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THE BALANCED LIFE | Thought-terminating clichés

The most damaging habit I'd never thought about

You’re in conversation with a best friend or partner. Gradually their mood shifts, eyes lower, voice softens and they share an event that is clearly upsetting them. They’ve discovered they’re ill, a relationship is going off the rails, or their boss is asking they do something unethical, and they need to share. You listen attentively for a while, with nods or grimaces of agreement, then say, “It could be worse,” “Don’t rock the boat,” or even, “God works in mysterious ways.”

What were you trying to accomplish with your comment? To make them feel better of course, to let them know that others share their situation, and most importantly, encourage them to move their thoughts forward into more positive territory.

What did your comments actually do?

You stole control of the conversation and ended it, you showed that you didn’t really care by refusing to hear them out completely, and you diminished their agency—all things exactly the opposite of what you had intended, and you did this totally unwittingly.

The phrases quoted above are thought-terminating clichés (TTC), a definition I’d not heard until a friend shared a related piece from The Guardian earlier this week. Many of us throw out these well-worn clichés without thought to how insidious they can be, how they can be used by us or against us with sometimes devastating effects.

I believe that for most of us using TTCs in a hurtful way would be unintended, or without analysis of their impact, yet even attempts at bland positivity can become damaging non-communication when it replaces answer-seeking and squashes critical thinking.

Such repeated put downs can promote emotional management in some people which denies negative feelings such as anger and sadness.

What constitutes a thought-terminating cliché, and how do we recognize them and understand when they are being used for covert reasons? And, if your eyes have been opened like mine to the potential destructiveness of these clichés, how do we stop ourselves from using them?

In his 1961 book, Thought Reform and the Psychology of Totalism, psychiatrist Robert Jay Lifton coined the phrase “thought-terminating cliché” to describe, “short, clever phrases that aren’t necessarily untruthful, but bring conversation to a grinding halt and keep people from thinking more deeply about important issues.”

“It is what it is” or “So it goes” are easy, although thoughtless, ways to end a boring conversation or stifle an opinion that one doesn’t agree with.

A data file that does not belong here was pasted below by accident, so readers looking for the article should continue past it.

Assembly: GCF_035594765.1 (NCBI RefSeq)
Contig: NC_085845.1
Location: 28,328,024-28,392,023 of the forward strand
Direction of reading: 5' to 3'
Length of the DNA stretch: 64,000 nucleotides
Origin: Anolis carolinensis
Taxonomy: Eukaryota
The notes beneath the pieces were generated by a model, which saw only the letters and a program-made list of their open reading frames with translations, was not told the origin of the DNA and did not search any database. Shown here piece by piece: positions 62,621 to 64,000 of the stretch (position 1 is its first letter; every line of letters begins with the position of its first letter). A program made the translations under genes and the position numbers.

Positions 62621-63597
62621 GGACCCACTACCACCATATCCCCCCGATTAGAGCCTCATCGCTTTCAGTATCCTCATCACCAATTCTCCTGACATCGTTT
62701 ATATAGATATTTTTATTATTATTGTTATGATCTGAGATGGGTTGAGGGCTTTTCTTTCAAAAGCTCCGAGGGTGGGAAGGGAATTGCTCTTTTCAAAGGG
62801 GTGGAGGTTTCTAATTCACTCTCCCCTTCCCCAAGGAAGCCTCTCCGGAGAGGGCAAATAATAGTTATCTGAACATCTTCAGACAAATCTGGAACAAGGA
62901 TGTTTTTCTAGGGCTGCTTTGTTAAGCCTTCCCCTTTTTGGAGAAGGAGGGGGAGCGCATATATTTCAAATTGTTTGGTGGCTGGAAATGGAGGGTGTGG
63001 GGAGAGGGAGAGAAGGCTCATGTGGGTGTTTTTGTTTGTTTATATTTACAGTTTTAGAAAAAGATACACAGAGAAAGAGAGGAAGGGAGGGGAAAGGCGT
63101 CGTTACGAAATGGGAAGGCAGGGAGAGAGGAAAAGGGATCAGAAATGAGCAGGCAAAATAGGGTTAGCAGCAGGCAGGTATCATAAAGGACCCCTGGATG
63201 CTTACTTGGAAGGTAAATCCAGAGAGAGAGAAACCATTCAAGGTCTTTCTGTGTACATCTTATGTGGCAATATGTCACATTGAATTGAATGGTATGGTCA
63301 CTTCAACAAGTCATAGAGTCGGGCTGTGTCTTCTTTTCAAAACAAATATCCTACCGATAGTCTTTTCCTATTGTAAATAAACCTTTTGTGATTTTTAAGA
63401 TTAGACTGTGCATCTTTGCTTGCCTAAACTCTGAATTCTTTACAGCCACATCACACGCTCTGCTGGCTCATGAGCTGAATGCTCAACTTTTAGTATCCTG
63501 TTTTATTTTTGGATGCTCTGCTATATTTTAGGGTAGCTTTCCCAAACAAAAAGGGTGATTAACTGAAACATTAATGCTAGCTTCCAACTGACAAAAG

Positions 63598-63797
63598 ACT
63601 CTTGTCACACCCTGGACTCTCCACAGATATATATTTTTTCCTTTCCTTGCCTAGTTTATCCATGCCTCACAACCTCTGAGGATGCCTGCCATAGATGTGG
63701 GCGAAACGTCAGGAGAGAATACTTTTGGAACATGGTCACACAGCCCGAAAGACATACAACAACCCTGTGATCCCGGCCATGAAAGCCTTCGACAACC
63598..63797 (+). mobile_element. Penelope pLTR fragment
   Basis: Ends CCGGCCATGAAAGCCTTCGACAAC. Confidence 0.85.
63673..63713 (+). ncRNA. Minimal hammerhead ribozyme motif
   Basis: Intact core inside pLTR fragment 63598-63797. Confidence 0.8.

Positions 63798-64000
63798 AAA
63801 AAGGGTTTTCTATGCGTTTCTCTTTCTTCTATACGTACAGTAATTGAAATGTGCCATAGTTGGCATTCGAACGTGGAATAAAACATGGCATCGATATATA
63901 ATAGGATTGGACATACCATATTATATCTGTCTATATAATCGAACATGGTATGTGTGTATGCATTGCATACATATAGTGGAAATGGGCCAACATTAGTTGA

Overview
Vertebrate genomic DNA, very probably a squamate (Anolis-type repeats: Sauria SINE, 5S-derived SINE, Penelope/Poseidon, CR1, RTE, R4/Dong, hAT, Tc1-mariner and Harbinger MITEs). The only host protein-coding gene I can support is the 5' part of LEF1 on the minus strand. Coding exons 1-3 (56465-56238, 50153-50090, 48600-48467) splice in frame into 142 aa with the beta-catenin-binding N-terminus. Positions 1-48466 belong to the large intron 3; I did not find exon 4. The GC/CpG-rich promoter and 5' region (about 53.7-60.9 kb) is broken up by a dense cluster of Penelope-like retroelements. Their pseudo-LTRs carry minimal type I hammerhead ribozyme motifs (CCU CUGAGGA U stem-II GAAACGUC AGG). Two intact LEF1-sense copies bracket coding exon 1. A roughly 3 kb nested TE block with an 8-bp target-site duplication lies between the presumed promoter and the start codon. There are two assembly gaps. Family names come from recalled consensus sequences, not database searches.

'It is what it is' or 'So it goes' are easy, although thoughtless, ways to end a boring conversation

In business, fresh ideas and creative solutions to problems can be shot down in seconds when a stodgy manager interjects “Let’s not reinvent the wheel,” “If it ain’t broke, don’t fix it,” or simply, “Trust the process.”

These are all code for I’m in control and I’m really not a fan of complex or nuanced discussions, and you can’t do anything about it, so let’s move on.

It’s in the cultural sphere that thought-terminating clichés are so often used to manipulate those that prefer to accept comfortable tautologies or easy-to-understand simplicities rather than put the effort into learning or discussing additional information and details.

Dr Suzanne Newcombe, a senior lecturer in Religious Studies at Open University (UK), is quoted in a paper produced by the Australian Psychological Society: “This can create an environment of strong social control that shuts down questions and legitimate complaints, creating a culture of turning a blind eye to real harms.”

Beware any leader uttering “Here we go again,” or “Fake news,” to deflect criticism or avoid responsibility.

With any luck the next time we hear or are tempted to use a thought-ending cliché, we will take a few extra seconds to evaluate the choice. There is a place, very occasionally, for clichés that can de-escalate a situation which can’t immediately be resolved. “Let’s agree to disagree” is one that can go both ways. If we hear such a cliché, we benefit from knowing if it’s truthful or meaningful, or merely being used to oversimplify or hide an important issue. If we’re about to use a thought-ending cliché ourselves, before we utter it, let’s make sure we’re not simply dodging a conflict that needs to be addressed, or attempting to shut someone down.

Ultimately, we must decide if we prefer TTCs’ easy comfort or the harder work of discovering truth and answers.

Is the purpose of conversation merely to score points in arguments and minimize intellectual conflict, or is there an opportunity to dig deeper, show concern, and learn from one another?

The answer is clear, and my spidey senses are already primed to intercept the bombardment of thought-terminating clichés zeroing in from all directions. Here’s hoping we have the energy.

After three decades co-owning various southern Ontario small businesses with his wife, John Swart has enjoyed 15 years in retirement volunteering, bicycling the world, and feature writing. He is an award-winning Pelham columnist writing for Niagara readers.


John Swart

About the Author: John Swart

After three decades co-owning various southern Ontario small businesses with his wife, Els, John Swart has enjoyed 15 years in retirement volunteering, bicycling the world, and feature writing.
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